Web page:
Wilson Benesch, Buddy RichJulian Edwin “Cannonball” Adderley, September 15, 1928 – August 8, 1975, was a jazz alto saxophonist of the hard-bop era of the 1950s and 1960s. Well known for his 1966 single “Mercy Mercy Mercy” and for his work with trumpeter Miles Davis, which included sections on arguably one of the most famous jazz records of all time, “Kind of Blue” in 1959. His brother was the also well known jazz cornetist Nat Adderley.

Adderley was originally from Florida, where he and his brother played with Ray Charles during the 1940s. But it was in New York where his prolific career began. Adderley attended a club to watch Oscar Pettiford’s group, by chance the saxophonist was late and Adderley had brought his saxophone with him for fear that it might be stolen. He was asked to sit in as the saxophone player and in true Cannonball style, he soared through the changes and became a sensation in the following weeks.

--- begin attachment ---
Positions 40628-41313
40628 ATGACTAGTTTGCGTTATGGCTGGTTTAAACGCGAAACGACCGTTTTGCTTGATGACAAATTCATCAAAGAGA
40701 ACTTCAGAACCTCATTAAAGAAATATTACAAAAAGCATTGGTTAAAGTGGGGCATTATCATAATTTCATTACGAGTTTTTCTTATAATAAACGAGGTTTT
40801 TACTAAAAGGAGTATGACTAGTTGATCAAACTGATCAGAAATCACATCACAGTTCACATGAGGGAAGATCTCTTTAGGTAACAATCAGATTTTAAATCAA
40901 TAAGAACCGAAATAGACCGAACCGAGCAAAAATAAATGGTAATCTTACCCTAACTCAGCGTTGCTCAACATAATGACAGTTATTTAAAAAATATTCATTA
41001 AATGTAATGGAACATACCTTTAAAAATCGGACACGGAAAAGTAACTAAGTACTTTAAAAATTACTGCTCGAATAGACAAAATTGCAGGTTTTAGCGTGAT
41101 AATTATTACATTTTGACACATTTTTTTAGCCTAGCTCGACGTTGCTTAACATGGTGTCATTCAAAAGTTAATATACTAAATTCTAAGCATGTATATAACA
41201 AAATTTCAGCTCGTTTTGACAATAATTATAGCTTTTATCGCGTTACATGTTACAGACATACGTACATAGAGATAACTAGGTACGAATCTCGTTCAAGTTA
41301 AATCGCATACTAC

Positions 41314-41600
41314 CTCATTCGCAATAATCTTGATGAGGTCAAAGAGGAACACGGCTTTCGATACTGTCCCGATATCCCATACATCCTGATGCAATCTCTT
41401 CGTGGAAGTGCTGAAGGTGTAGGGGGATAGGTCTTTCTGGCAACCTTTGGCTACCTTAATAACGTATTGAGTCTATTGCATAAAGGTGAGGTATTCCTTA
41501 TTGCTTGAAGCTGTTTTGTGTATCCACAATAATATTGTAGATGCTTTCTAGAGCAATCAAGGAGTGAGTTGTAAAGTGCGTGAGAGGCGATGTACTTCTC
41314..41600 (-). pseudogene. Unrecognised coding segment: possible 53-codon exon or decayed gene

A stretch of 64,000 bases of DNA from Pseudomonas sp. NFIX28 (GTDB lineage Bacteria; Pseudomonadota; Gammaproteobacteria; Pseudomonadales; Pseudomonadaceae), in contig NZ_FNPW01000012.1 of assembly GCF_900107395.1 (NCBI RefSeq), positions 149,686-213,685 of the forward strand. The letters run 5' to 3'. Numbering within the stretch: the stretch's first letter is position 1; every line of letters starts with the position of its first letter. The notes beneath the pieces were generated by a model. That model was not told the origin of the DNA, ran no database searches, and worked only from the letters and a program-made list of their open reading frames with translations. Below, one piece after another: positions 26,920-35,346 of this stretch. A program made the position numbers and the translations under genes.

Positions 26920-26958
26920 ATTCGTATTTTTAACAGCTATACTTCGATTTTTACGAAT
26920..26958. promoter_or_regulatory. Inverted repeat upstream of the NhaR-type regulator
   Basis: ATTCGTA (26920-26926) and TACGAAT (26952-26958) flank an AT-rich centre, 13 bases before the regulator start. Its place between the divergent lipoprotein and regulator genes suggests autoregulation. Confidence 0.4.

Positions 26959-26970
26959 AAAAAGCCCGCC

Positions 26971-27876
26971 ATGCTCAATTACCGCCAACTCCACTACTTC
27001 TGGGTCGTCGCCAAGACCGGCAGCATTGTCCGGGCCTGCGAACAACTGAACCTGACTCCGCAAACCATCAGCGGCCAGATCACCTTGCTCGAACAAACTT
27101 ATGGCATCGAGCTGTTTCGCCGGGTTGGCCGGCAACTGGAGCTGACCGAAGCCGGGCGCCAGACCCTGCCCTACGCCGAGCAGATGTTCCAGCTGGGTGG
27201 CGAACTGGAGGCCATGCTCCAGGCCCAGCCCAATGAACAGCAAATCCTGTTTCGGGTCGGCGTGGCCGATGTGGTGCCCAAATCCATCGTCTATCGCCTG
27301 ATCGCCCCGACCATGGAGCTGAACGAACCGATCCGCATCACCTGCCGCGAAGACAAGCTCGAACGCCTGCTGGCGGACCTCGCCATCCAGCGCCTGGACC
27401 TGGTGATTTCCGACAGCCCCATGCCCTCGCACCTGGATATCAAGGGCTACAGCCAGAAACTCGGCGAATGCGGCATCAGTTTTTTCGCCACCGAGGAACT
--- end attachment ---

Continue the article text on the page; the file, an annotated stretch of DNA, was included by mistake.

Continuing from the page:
Prior to joining the Miles Davis band, Adderley formed his own group with his brother Nat after signing onto the Savoy jazz label in 1957. He was noticed by Miles Davis, and it was because of his blues-rooted alto saxophone that Davis asked him to play with his group.

Adderley joined the Miles Davis sextet in October 1957, three months prior to John Coltrane’s return to the group. Adderley played on the seminal Davis records Milestones and Kind of Blue. This period also overlapped with pianist Bill Evans’s time with the sextet, an association that led to recording Portrait of Cannonball and Know What I Mean?.

Adderley died of a stroke in 1975. He was buried in the Southside Cemetery, Tallahassee, Florida. Later that year he was inducted into the Down Beat Jazz Hall of Fame.

Here’s a little something we found.